Cliven Bundy Ranch: Rancher Claims God 'Called' Him to Standoff, Possibly Engage in 'Civil War'

Cliven Bundy
Cliven Bundy (c) prepares for a media appearance. |

Cliven Bundy, a Nevada rancher who led a standoff against the government, said recently that the battle was more than man versus man, but was a spiritual battle between good and evil.

"The Lord told me … if [the local sheriff doesn't] take away these arms from federal agents, we the people will have to face these arms in a civil war. He said, 'This is your chance to straighten this thing up,'" Bundy told a crowd gathered at an Independent American Part in St. George, Utah on Saturday.

"If the standoff with the Bundys was wrong, would the Lord have been with us? Could those people that stood [with me] without fear and went through that spiritual experience have done that without the Lord being there? No, they couldn't," Bundy said.

In April, things between Bundy and the United States government came to a head. Bundy had not paid his grazing fees for 20 years, refusing to recognizing the authority of the government. Representatives from the Bureau of Land Management, as well as local officials, moved in on the ranch and impounded 380 head of cattle in an effort to collect the grazing fees from Bundy and other ranchers.

Armed self-proclaimed militiamen joined with Bundy and argued that they should be able to graze their cattle wherever, whenever since the land was not privately owned. The ranchers and government officials wound up in an armed standoff.

"We the people in this area have nothing to fear," Bundy said during the standoff. "We can carry our weapons if we like because we have Second Amendment rights, and those are God-given rights. Those Second Amendment rights are our rights. Today, we have been confirmed by our Creator that we do not have to be afraid. This is His battle. This is His battle."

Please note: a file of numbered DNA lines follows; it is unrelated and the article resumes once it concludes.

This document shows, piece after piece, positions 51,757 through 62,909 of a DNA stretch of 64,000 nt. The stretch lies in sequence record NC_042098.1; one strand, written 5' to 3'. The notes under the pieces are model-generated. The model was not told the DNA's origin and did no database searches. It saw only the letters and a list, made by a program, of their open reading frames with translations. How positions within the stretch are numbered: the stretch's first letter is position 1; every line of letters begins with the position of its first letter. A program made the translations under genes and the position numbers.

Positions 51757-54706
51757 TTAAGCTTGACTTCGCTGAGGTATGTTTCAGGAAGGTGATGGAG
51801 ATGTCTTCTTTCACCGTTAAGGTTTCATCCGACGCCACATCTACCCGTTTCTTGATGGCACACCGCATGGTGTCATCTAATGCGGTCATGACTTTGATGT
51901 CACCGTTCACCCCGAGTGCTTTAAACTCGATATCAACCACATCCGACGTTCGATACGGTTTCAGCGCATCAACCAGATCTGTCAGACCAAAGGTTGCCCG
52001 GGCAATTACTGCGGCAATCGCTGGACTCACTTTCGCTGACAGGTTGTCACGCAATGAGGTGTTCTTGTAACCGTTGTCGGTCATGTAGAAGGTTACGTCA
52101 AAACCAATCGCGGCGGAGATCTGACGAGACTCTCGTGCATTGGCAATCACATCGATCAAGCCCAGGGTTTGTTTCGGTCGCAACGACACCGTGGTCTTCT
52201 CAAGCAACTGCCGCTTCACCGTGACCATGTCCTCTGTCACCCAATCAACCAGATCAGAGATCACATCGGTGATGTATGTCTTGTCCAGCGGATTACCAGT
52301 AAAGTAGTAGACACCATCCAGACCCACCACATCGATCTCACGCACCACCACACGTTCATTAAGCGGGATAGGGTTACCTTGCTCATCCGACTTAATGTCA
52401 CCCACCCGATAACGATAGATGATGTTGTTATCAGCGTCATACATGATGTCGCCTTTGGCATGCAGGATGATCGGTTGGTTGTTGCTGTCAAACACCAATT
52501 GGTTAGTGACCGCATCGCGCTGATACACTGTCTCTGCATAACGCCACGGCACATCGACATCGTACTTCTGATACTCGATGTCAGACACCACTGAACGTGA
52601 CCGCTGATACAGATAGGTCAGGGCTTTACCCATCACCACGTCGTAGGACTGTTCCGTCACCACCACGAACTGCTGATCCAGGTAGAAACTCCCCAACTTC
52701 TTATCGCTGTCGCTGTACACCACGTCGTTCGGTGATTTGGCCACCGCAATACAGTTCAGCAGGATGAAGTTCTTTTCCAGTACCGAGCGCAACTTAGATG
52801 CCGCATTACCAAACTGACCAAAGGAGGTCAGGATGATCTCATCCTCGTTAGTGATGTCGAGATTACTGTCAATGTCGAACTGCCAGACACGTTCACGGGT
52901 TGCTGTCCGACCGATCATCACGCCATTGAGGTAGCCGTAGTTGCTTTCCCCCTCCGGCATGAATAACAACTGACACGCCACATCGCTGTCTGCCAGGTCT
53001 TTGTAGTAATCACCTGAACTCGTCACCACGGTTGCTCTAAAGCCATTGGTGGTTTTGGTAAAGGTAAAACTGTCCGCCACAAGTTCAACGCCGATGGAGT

Clark County Sheriff Douglas Gillespie helped negotiate a deal between Bundy and the BLM, bringing things to a close on April 12. However, his role has been brought into question by the BLM and by Bundy, who both believe that Gillespie exaggerated his actions and facts about that negotiation.

"The Gold Butte allotment will be reopened to the public," Gillespie said, according to the Las Vegas Review-Journal. "And BLM will be removing their assets here in Clark County. What I would hope to sit down with you and talk about is how that is facilitated in a safe way. We may not have always agreed, but we have been respectful of each other's opinion and to the process."

Bundy claimed that April 12 was a day of victory in the battle against the government. He and his family kept the public updated online and through TV appearances. They frequently cited their faith and noted that they were fasting and praying before making the decision to go against the government officials and take back the impounded cattle.

"Praying is something my family does multiple times a day!" Bundy's Facebook page noted on April 23, after the standoff was over. "We find strength and courage through faith in our heavenly Father. We pray for our enemies, that their hearts will be softened and we pray for those who do not understand that their eyes will be opened."

The BLM has said that it will continue "aggressively" pursuing the case against Bundy.

"There is an ongoing investigation and we are working diligently to ensure that those who broke the law are held accountable," BLM said in a statement.

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